Another thing Eric the tour guide brought up (that none of us thought to ask) was "where were all the women"? Dachu was strictly for men. Most of the Concentration camps were for men, and the vast majority of women (pretty much all those with children, and also the elderly) were sent straight to the extermination camps as they 'weren't needed'.

This photo (which is really quite disturbing) I chose to show you because of it's importance. It was designed and built by a survivor, and it represents the electrified fence around the camp, and what happens to humans when they come into contact with 10,000 volts (if you made it that far and weren't shot). Apparently it was a daily occurrence for people to commit suicide by running to the fence to end their suffering.

I also didn't take any pictures of where prisoners were tortured. There was a kind of table where they'd make you bend over on top of, where they'd beat you with "25 strikes" from a vicious cane made from bull-hide. Later on the Nazi's decided to have two SS men beat you with their canes at the same time, so the 50 hits were still considered only 25. When you arrived here, to have any chance at survival you'd first have to speak German. As they beat you for ANY infraction you would have to count out loud (in German) the number of the hits. If you messed up or didn't know the numbers in German they'd keep going and likely beat you to death right there. There was also some wooden beams up high that they would bind your hands behind your back and then hoist you up into the air by them, which would ultimately result in both your shoulders becoming dislocated as your body weight forces your arms around behind you and finally above your head. After they'd finally let you down (if you can imagine the sheer pain of that torture) you'd be sent on your way, but if you couldn't attend roll call and work the next day you'd be beaten or sent to the infirmary.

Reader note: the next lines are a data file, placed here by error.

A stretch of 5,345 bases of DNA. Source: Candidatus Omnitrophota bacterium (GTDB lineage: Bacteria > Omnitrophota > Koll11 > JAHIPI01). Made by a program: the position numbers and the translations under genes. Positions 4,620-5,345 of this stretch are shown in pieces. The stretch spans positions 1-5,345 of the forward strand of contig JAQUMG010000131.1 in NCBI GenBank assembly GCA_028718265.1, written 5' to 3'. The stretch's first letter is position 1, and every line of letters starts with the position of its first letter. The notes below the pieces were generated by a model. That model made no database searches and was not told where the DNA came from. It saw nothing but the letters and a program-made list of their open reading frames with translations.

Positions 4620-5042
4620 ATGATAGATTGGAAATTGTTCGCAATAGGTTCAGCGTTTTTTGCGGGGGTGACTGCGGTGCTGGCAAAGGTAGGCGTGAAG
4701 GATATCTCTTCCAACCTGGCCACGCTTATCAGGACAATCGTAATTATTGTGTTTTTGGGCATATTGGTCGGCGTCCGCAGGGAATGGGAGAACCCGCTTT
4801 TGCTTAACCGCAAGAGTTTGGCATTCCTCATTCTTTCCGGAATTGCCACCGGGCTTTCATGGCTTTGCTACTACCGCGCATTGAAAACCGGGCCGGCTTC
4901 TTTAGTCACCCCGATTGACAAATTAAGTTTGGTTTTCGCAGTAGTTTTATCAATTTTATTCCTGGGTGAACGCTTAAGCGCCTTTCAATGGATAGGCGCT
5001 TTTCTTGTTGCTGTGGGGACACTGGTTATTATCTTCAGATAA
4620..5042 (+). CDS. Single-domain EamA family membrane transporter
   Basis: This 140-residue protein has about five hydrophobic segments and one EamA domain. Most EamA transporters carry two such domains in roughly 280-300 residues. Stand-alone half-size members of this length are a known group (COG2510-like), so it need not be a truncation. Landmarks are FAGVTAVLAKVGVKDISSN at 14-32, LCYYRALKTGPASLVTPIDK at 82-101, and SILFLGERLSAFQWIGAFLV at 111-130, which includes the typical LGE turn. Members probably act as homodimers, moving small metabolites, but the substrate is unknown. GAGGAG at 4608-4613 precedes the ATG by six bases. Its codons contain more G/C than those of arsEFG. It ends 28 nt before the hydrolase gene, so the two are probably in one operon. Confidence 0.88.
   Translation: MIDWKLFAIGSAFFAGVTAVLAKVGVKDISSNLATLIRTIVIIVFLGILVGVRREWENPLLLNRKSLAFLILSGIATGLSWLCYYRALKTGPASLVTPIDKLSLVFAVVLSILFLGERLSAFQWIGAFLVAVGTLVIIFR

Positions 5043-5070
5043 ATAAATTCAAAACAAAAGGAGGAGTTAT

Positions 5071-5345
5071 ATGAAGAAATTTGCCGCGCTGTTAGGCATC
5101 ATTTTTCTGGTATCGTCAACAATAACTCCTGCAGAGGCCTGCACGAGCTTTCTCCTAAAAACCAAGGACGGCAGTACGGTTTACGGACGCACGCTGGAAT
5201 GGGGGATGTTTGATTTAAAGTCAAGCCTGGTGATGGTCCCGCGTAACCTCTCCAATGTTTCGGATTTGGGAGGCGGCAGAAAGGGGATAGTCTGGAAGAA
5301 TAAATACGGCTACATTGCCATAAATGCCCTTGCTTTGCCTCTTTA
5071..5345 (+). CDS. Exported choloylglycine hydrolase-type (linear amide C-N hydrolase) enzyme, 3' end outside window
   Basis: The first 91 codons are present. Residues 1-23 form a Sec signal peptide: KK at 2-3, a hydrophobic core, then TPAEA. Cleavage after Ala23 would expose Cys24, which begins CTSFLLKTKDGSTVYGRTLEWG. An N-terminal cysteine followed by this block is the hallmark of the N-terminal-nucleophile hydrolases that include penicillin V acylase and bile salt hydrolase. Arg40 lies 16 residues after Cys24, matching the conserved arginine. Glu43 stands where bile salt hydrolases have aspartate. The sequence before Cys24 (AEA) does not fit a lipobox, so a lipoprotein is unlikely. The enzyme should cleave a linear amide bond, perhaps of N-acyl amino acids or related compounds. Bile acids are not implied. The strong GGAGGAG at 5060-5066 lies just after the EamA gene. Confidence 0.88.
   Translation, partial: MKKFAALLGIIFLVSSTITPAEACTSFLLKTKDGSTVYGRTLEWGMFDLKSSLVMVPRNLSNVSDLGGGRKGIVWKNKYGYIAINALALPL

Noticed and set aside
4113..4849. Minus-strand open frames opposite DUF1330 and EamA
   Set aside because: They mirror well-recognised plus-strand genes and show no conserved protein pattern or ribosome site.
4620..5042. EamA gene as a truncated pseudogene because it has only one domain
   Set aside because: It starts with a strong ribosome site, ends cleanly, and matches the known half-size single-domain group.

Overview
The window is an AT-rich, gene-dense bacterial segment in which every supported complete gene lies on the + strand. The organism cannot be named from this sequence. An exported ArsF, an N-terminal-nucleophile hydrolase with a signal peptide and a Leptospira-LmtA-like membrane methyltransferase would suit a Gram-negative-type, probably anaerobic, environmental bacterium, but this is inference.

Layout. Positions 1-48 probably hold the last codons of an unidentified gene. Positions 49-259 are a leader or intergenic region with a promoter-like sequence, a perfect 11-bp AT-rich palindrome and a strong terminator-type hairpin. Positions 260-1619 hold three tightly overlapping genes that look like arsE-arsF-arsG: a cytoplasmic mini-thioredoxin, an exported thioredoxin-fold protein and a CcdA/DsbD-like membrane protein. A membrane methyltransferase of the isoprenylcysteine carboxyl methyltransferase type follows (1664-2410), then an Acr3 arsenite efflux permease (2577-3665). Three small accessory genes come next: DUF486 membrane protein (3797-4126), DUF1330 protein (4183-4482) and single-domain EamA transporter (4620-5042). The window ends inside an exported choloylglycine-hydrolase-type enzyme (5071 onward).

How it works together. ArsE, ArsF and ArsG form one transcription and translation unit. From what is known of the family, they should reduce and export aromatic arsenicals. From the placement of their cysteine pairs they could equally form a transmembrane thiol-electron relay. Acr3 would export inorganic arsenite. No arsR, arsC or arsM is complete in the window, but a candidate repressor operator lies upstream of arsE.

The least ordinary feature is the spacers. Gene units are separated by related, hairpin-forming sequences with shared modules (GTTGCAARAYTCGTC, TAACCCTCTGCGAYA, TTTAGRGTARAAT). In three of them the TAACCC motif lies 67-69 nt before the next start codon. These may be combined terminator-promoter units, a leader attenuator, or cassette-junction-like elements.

I leave you from this very sad place with a picture of the "remains" of the unknown prisoner (much like our "Tomb of the Unknown Soldier in Arlington Cemetery). There is a law in Germany that any location that has been a cemetery (officially holding human remains) shall remain so in perpetuity. The remains of one of the untold thousands of prisoners who perished here are in this rectangular container, and by that means this place shall always be untouchable ground. Behind that on the wall written in the 5 most common languages of the prisoners held here is the inscription which is the purpose of maintaining this memorial camp (so that future generations won't forget what happened here). There's nothing more I can add to this picture.


  1.'s Sunday, and we begin our LAST day here in Munich. It's gone by FAST! (Jeannie and I were both sick for 2 days with a bug we both came down with Wednesday night). It's been a real fun trip....can't wait to come BACK and do Oktoberfest again in a few years!

    And Rae...hope all is well in is the mens road race...who will win? I'd love to see Sagan punch it out, but I am guessing it will be one of the many contenders who you'd never really think as the world champion. We shall know soon enough. IF we weren't here in Germany, I'd likely have been there all week.

  2. WAY TO GO PETER (Sagan)!!!!!! I'd have loved to see that win in person...but it's been quite fun here too. Leaving for the Munich airport in less than an Last day is always depressing. About an hour by train and then we see how fun the airport will be...hopefully not too stressful.

    Next stop: Boston (again)...but only for the night. Fly back home on Tuesday...and that will be that.

    Later gaters!

  3. About the Holocaust -- would you believe that I heard one of my younger co-workers say that it was time for Jews to "get over it" !!! because it was "so long ago" . I had to point out that it was MY FATHER's generation and people that- I grew up with! But, this girl is one of the casually and really rather unconsciously anti-Semites that exist around here and the same sort of person that allowed the Nazi ideology to take root and spread. I fear that "never again" is nothing but a platitude -- witness Serbia.